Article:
Let’s talk about the luscious desserts. The event coordinator explained to the volunteers that the desserts were to be served to each table this year, to avoid last year’s dessert table stampede. That piqued my interest – what was so great about the desserts that they had to be cautiously served?
First, the variety of desserts was impressive. They ranged from custard with cookie cigars, and pudding, to brownies, and a myriad of cookie options.
Second, the desserts were phenomenal – admittedly, I tried most of them and can attest that none disappointed! Before the servers could even walk a few steps, they were stopped by guests who wanted two or three of each one.
In addition, guests were treated to self-serve coffee, tea and water via a quaint, free-standing beverage cart.
A fall theme dominated the décor for this event. For the first few hours of my volunteer experience, I was tasked with creating 40+ fall-themed table centerpieces, using a variety of real and manufactured décor items. As resources were scarce, I was instructed to make the centerpieces simple, yet attractive. Shown below are a sampling of my centerpiece creations.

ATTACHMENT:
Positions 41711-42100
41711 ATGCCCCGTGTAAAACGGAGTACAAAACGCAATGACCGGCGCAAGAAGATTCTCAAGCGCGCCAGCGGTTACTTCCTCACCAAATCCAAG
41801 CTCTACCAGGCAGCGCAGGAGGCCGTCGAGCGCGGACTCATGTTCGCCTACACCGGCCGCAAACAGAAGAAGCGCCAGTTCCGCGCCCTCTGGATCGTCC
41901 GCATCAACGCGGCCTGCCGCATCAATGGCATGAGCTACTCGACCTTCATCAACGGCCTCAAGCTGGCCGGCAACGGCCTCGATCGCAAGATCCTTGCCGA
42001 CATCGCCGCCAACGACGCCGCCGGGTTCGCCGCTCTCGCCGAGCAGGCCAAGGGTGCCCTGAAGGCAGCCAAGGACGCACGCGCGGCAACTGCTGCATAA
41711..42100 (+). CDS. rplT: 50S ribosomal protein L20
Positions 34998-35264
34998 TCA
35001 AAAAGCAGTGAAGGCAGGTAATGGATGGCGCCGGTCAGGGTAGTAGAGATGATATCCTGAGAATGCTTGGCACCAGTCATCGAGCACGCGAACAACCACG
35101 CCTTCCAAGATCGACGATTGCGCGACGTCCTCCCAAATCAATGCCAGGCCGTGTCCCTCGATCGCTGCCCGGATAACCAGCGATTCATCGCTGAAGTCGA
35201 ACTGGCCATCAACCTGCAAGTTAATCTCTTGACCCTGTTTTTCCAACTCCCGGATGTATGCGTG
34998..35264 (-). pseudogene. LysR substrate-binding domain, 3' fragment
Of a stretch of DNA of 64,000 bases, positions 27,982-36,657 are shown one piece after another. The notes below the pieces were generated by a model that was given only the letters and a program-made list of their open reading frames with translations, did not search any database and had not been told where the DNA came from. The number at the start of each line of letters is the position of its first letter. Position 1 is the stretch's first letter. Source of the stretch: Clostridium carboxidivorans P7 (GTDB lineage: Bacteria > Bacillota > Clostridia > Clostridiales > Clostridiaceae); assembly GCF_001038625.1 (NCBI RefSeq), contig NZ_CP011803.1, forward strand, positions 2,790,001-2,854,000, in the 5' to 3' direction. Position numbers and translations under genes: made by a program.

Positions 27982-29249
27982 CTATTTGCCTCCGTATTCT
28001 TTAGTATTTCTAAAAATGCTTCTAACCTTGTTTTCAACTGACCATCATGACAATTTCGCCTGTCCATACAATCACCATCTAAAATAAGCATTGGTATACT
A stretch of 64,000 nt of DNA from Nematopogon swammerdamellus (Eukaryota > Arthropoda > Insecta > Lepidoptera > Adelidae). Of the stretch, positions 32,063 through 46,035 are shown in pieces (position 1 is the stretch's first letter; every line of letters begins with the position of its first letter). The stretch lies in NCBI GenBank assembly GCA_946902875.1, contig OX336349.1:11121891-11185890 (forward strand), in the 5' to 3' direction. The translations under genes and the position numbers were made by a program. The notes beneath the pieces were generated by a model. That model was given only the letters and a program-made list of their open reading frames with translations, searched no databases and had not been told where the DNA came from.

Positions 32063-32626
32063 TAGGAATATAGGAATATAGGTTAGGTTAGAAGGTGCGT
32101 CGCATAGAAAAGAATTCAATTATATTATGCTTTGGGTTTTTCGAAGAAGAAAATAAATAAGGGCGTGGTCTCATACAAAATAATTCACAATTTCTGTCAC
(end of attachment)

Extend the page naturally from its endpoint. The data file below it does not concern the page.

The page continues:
In addition, the “Empty Bowls” theme carried through the event via logo tablecloths and logo aprons worn by the staff and volunteers.
A four-person band entertained guests throughout the evening, with live music and song. Unfortunately, the band was not identified in the event marketing materials or within the event. I enjoyed their sets of music and think that they provided nice background music within the rather noisy space.
The Silent Auction was the breakout star of this event. Area artists donated small bowls, original works of art, retail items and a few antiques, making this auction one of the most diverse I have ever seen. Several dozen items were available for bidding via bid sheets placed next to each item. Bidders wrote in their bids and then waited to see if anyone wrote in another bid – this led to some obvious malingering (stalking?) as several persistent bidders offered a series of increasingly higher bids, in hopes of winning their favorite item. Staggered bid closing times among the tables helped keep the auction moving along.